|Part of the Kamioka zinc mining and smelter complex|
Just after posting about the Kamioka Railway another photo from that 2006 set piqued my interest. Up there in the mountains the landscape looked blasted not just by winter but by something more. It was the kind of lonely place where you would not expect to find major industry, so this sight was quite surprising. Even more surprising is the history associated with this photo.
According to some sources mining and refining of ores in Kamioka dates back to 710 AD and only closed in 2001. Undoubtedly the mine was a major reason for the existence of the Kamioka Railway. Refining of zinc still continues to this day under the parent Mitsui Kenzoku zaibatsu.
Gold, silver, copper, zinc and lead were all dug out of the rock here. Unfortunately, the process released cadmium into the river, which, when taken up by the rice that was grown in the river, caused the terrible itai-itai disease – meaning “It hurts! It hurts”. Cadmium poisoning has a number of terrible effects on the body, including the softening of bones and kidney damage. The corporation and government were forced to engage in a large clean up operation which primarily involved preventing the escape of further cadmium contamination at the source.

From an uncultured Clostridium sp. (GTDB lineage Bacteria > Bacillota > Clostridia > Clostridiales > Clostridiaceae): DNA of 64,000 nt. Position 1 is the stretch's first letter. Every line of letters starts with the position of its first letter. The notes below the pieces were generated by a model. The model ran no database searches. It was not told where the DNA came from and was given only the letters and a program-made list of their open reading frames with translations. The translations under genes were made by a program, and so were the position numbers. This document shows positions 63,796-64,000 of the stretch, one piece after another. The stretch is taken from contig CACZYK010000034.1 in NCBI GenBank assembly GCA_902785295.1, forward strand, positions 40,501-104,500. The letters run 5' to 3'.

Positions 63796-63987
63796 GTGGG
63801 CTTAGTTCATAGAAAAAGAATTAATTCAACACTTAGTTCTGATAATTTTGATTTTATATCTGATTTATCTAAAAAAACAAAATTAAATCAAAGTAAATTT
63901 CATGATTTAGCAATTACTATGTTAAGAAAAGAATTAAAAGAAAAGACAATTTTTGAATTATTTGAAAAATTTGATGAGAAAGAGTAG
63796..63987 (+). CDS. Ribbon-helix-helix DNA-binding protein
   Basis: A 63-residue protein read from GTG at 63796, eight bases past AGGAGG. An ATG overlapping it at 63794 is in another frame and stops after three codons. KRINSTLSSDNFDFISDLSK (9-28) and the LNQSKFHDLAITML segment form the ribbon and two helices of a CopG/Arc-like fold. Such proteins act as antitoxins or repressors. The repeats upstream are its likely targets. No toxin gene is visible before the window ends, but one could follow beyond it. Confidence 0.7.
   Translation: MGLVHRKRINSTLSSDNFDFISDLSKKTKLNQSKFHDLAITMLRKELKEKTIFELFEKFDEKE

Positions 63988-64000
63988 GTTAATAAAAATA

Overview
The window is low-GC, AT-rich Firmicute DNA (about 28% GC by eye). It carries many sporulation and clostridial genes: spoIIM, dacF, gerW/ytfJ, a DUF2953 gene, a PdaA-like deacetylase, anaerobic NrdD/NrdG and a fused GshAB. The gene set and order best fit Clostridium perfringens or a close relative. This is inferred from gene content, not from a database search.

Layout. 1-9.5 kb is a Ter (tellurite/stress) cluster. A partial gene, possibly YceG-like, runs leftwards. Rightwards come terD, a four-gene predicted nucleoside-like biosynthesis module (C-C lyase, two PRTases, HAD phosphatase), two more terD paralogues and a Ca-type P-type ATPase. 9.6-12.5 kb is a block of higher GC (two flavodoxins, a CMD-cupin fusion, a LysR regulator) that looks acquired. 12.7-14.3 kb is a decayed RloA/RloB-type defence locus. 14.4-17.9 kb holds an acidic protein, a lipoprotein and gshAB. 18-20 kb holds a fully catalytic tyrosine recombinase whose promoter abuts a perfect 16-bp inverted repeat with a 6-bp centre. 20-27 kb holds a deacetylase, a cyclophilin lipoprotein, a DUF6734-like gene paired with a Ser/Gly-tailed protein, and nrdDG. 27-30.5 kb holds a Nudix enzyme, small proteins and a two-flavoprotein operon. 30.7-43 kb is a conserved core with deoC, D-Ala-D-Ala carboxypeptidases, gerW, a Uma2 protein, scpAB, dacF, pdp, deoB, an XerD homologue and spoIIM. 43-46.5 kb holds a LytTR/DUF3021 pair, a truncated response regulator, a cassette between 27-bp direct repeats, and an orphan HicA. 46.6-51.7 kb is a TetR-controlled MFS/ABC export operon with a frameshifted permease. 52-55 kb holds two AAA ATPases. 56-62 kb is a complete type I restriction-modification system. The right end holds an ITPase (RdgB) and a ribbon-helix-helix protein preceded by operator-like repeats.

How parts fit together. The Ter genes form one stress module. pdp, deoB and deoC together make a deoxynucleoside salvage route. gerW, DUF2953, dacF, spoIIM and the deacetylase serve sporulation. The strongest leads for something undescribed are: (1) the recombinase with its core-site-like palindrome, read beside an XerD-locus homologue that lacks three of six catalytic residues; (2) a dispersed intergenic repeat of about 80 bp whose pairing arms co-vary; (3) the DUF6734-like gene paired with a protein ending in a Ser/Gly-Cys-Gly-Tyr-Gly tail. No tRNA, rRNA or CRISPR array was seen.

But the history of the mine doesn’t end there. Hidden away a kilometre underground in the mine is a huge tank of ultra-pure water and extremely sensitive photodetectors. Called the Super Kamionkande Experiment, its purpose is to detect subatomic particles called neutrinos. These particles only interact very weakly with matter, but when one does collide at very high speed with an atomic nucleus or electron in the water it can accelerate it to beyond the speed of light in water and produce a detectable flash of Cerenkov radiation.
Super Kamionkande has detected neutrinos generated by fusion within the Sun and by the supernova 1987a.
So this is a story of curiosity, discovery, wealth, suffering and enlightenment.